Trade policy choices during and after the pandemic
Ranja Sengupta questions the wisdom of developing countries continuing World Trade Organisation (WTO) talks when the pandemic is ravaging their countries and its full economic impact is not clear.
THE COVID-19 pandemic caused by the novel coronavirus has now unleashed its destructive force across the world and countries are reeling.
There are impacts in terms of continuously increasing infections and deaths, coupled with testing, containment and treatment constraints. There are also massive economic impacts of this pandemic and any efforts to address it (such as lockdowns).
The damage is felt across both developed and developing countries, partially due to lack of capacity as well as lack of timely and appropriate decision-making. The full extent has yet to unfold.
Trade remains a critical part of this scenario since the movement of goods and people across national borders has contributed much to the spread of COVID-19. But trade also matters for the policy choices to deal with the crisis.
The solutions mooted by key institutions and countries in terms of trade policy choices require careful analysis.
There seems to be an opportunistic, even desperate, attempt by some countries to sign more trade agreements as if an agreement on paper will magically solve all real-life problems.
The WTO secretariat and some developed-country WTO members have also been trying to continue negotiations in several areas, including fisheries subsidies and agriculture, through emails, virtual meetings and online technologies.
Some plurilateral negotiations such as those on e-commerce, investment facilitation and domestic regulation in services are also apparently sought to be moved forward.
The rationale for continuing these negotiations when all our countries are being ravaged by the virus, is unclear.
Given the urgent domestic situation in most countries and the digital divide that the poorer countries face, continuing with these negotiations runs several risks.
Firstly, this process is non-inclusive and opaque, and secondly, it is biased in favour of those who lead and can participate effectively through virtual means. The outcomes may be defective and often biased against developing countries and least developed countries (LDCs).
Already, the policy prescriptions being advanced by the Organisation for Economic Cooperation and Development (OECD) and certain rich countries are worrying.
In a policy brief titled ‘COVID-19 and International Trade: Issues and Actions’, released on 10 April, the OECD suggests a higher use of trade facilitation through the WTO’s Trade Facilitation Agreement (TFA), and of e-commerce to solve the crisis.
However, these are sensitive issues for developing countries and LDCs. For example, higher use of e-commerce should not necessitate higher engagement in e-commerce negotiations that are riddled with many regulatory and financial problems for developing countries.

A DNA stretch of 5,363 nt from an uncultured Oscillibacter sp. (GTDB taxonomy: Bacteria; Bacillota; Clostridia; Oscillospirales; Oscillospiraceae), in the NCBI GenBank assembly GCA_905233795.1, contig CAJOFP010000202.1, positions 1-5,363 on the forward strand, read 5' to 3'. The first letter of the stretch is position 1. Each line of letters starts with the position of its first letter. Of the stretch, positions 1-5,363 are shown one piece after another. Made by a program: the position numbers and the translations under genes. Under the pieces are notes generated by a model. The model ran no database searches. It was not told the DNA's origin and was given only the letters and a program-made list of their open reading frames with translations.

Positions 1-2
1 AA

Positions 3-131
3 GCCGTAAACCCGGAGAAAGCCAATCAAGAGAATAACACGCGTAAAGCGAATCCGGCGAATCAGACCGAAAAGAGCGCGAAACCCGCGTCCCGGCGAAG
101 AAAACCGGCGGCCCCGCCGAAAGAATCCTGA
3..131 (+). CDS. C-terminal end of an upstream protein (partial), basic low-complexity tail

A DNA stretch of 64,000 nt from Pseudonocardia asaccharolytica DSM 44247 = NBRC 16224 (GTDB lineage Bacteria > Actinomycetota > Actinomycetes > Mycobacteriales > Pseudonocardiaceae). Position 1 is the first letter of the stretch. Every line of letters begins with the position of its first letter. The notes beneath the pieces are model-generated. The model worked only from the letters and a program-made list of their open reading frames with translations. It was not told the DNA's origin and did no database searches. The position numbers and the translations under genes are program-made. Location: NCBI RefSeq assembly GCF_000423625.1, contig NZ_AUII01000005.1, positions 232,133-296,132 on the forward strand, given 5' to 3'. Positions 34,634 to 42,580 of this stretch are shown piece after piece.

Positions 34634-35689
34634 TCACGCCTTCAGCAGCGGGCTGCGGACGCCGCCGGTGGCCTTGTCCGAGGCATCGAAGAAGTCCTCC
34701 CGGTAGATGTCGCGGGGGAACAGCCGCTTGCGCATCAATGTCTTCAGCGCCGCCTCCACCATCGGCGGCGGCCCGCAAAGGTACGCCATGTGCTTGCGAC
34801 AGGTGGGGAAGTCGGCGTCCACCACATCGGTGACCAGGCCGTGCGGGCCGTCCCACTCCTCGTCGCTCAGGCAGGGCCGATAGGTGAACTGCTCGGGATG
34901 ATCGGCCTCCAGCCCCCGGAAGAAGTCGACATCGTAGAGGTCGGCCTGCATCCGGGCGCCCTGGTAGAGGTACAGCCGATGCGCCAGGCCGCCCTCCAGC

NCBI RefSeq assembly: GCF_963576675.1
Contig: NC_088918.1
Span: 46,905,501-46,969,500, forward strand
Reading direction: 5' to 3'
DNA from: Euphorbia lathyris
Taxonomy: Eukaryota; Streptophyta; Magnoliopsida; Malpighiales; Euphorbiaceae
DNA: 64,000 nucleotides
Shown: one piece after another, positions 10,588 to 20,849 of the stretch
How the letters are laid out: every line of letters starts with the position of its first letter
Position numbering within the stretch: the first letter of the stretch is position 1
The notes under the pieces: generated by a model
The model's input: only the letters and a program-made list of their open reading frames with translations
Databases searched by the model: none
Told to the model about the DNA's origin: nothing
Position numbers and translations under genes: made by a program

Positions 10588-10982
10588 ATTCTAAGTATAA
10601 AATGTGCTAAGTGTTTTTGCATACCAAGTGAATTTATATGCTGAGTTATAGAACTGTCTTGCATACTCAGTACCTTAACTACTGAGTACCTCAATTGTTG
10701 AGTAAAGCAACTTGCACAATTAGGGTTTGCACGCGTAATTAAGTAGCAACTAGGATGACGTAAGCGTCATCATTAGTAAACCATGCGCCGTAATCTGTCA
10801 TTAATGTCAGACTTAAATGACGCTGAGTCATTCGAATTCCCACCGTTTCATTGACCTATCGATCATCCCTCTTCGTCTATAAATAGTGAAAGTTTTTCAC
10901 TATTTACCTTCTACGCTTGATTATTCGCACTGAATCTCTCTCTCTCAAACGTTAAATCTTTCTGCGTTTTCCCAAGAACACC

The OECD brief also proposes a global agreement for removal of all tariffs, coupled with either a complete ban or conditions on export restrictions, on medical and other essential products.
Declaration by New Zealand and Singapore
These ideas are reflected in the Declaration on Trade in Essential Goods for Combating the COVID-19 Pandemic, launched on 15 April by New Zealand and Singapore. This was circulated to all WTO members on 16 April as a communique and as an invitation for others to join.
The Declaration pins down a commitment to ‘eliminate all customs duties and all other duties and charges of any kind’ and not to ‘apply export prohibitions or restrictions’ on a number of products listed under an Annex I that includes so-called essential processed food items and medical products.
An additional Annex II covers an extensive list of food products. The participating countries are expected to ‘endeavour’ not to apply export restrictions on these. They are also to enter into arrangements with one or more of the other participants for tariff removal on Annex II products.
The participants will also ‘intensify consultations with a view to removing non-tariff barriers’ and to ‘expedite and facilitate the flow and transit of all products listed in Annex I and Annex II’ through the WTO TFA.
The attempt to eliminate export restrictions is expected and will be echoed in many trade circles. However, it is clear that many countries will attempt to restrict export of essential products to ensure domestic supply in a crisis, even if it means denying these products to other countries.
There is no easy solution to this complex problem.
Countries imposing export restrictions must try to increase production at the earliest possible, so that the restrictions can be eased. In the very short run, with lockdowns galore, this may not always be possible.
However, even in a situation of export restrictions, there should be continued supply to the poorest countries, which do not have the capacity to produce these essential items.